to Build a Small-Business Web Site, Part 1: Nuts &
By Denise J. Deveau, TechNewsWorld
it comes to setting up your Web presence,
entrepreneurs are surprisingly lax. Depending on who
you talk to, about half of small businesses do not
have a Web site. Most of those will tell you that
it's just too complicated, time-consuming and
expensive a job to take on. With the availability of
free and very low-cost drag and drop Web building
tools, however, entrepreneurs have no more excuses
for being off-screen.
It's getting harder than ever for all those
entrepreneurial types out there to stay ahead of the
game. In a world where every penny saved can be a
matter of survival, it's good to know that not all
parts of running your business have to break your
bank account. Take your Web site, for example.
It used to be setting up a site was a major
investment and a lot of headaches. Staying on top of
content was time consuming, coding was impossible
for the technically challenged, updates were painful
and slow, and it tended to be a job that fell behind
the more important business basics -- like making
sales calls, ordering supplies, managing inventory
or handling your daily bookkeeping tasks. Paying a
few thousand dollars for a third-party service
provider to handle all the design, hosting and
content management for you was simply beyond
However, procrastinating when it comes to your Web
site is a big risk these days, Michael Schultz,
director of marketing for Microsoft Office Live
Small Business, told TechNewsWorld. "Independent
entrepreneurs wonder why they need a site, and think
word of mouth is working, but I can't see how anyone
can compete without being online. With everyone
using search engines and social media, if you don't
have a site, you're not in business."
The Tool Makers
Office Live for Small Business is a browser-based
service that offers the technically and fiscally
challenged of the world a set of free Web building
tools that are as easy to use as editing a Word
Standard services and tools, such as design
templates, site hosting and basic reporting are
free. Businesses can also opt for a number of
low-cost premium services, such as custom domain
name registration, premium e-mail and
marketing, keyword advertising and e-commerce
services. They can also integrate other services
such as PayPal for payment processing.
Vinnie Lingham, CEO and founder of SynthaSite, had a
similar idea when his company came up with its
browser-based tool for building sites a few years
"The whole idea was to remove the layers of
complexity," Lingham told TechnNewsWorld. "We
believed browser-based applications were the way of
the future. We also felt there was no reason we
couldn't put something out there to let anyone build
their own sites."
He equates the impact of this type of capability to
what Bill Gates did with Windows. "When drag and
drop came into being, it changed the game. We're
looking at the same kind of game changer. Users can
use drag and drop functions, write text, edit files,
hit publish and they're live -- just like that."
Capturing Customer Data the Easy Way
With a few minutes of extra effort, fledgling Web
site builders can also use free Web-based services
to create forms for
capturing customer data. Depending on your type
of business, this is a much more effective strategy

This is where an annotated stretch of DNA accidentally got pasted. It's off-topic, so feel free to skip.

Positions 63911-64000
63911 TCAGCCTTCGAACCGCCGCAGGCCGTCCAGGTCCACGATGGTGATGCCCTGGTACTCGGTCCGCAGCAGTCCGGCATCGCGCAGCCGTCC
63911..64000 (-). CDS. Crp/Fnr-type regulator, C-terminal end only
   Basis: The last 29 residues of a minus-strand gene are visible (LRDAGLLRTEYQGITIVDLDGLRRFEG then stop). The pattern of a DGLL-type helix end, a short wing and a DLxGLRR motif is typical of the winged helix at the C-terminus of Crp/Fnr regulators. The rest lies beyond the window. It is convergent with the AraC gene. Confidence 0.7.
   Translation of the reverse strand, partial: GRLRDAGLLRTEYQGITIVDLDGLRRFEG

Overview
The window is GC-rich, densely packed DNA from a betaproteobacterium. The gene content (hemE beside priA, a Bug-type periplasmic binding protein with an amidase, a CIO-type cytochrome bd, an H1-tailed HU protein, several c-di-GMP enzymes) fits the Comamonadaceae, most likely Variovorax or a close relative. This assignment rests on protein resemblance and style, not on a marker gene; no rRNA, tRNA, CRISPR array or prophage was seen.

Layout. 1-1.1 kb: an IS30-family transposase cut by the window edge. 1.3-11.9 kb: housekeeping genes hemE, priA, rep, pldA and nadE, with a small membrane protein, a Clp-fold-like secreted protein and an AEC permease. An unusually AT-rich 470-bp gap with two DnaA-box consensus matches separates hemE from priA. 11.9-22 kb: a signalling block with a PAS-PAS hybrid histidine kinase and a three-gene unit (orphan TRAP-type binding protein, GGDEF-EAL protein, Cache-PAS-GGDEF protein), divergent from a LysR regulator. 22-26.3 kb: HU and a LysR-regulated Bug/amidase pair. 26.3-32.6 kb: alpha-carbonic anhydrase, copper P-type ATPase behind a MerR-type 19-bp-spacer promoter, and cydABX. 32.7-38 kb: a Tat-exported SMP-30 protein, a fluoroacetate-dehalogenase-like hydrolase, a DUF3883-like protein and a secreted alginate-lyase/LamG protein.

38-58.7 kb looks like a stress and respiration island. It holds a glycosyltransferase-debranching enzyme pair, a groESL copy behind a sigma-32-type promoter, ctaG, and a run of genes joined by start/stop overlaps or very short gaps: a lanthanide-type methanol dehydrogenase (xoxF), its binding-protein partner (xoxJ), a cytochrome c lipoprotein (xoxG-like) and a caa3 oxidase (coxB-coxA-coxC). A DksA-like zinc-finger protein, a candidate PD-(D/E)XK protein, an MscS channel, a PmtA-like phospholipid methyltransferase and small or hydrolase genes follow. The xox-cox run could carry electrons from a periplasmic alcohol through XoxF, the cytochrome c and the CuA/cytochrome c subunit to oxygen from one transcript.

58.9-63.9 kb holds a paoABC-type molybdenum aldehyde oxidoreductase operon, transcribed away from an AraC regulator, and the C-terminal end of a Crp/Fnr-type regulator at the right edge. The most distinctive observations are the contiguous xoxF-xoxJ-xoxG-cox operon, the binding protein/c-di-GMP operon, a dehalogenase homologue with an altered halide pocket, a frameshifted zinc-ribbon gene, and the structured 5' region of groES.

than posting a simple "e-mail us" link on a site and
responding on an ad hoc basis when inquiries come
To help the data capture cause, there are now
easy-to-use, no-charge forms services such as
FormAssembly.com and Wufoo.
With these services, users simply visit the site,
fill out the required fields, hit enter, and they're
ready to collect customer data from their Web sites.
So whenever anyone visits your site and fills out
the contact form, the data is captured by the
service provider and aggregated for reporting.
"A simple form only takes you a few minutes to get
up and running on your site. Then we take care of
the responses and capturing the data for you to use.
You can go to our site to see the number of
responses received, aggregate data from multiple
choice questions or surveys, and view it in chart
form," explained Cedric Savarese, founder of Veer
West, developers of FormAssembly.com.
"Basically you log in, drag and drop the on-screen
interface, fill out the form fields you want and
save it," cofounder Ryan Campbell told TechNewsWorld.
"Depending on the type of form and your technical
expertise, you can use various levels of integration
for your Web site, from pasting it on your site,
creating a link, or actually downloading source
You can also configure the account so that reports
-- including graphs and pie charts -- can be sent to
you via e-mail, an RSS feed or online reporting.
Even if you have it in your head you can track your
own customer data, Campbell said that a big plus for
services like Wufoo is that you don't have to worry
about privacy and security requirements. "That part
managing data can often be overlooked when you
do it yourself. Another thing is spam. You may not
have the measures in place when creating things from
At a time where competition is only going to get
stiffer -- and margins thinner -- it's more critical
than ever that you take the time to put yourself on
the map. Given that even the smallest of small
businesses can access free Web site building tools
that take a matter of minutes to master, the 50
percent that are behind the game already might want
to start rethinking their business strategy.
"Besides the fact that people need to find you, a
Web site is a wonderful way to differentiate
yourself -- and that's especially important in
today's economic environment," said Schultz.
TechNewsWorld Dec. 4, 2008 issue (www.technewsworld.com).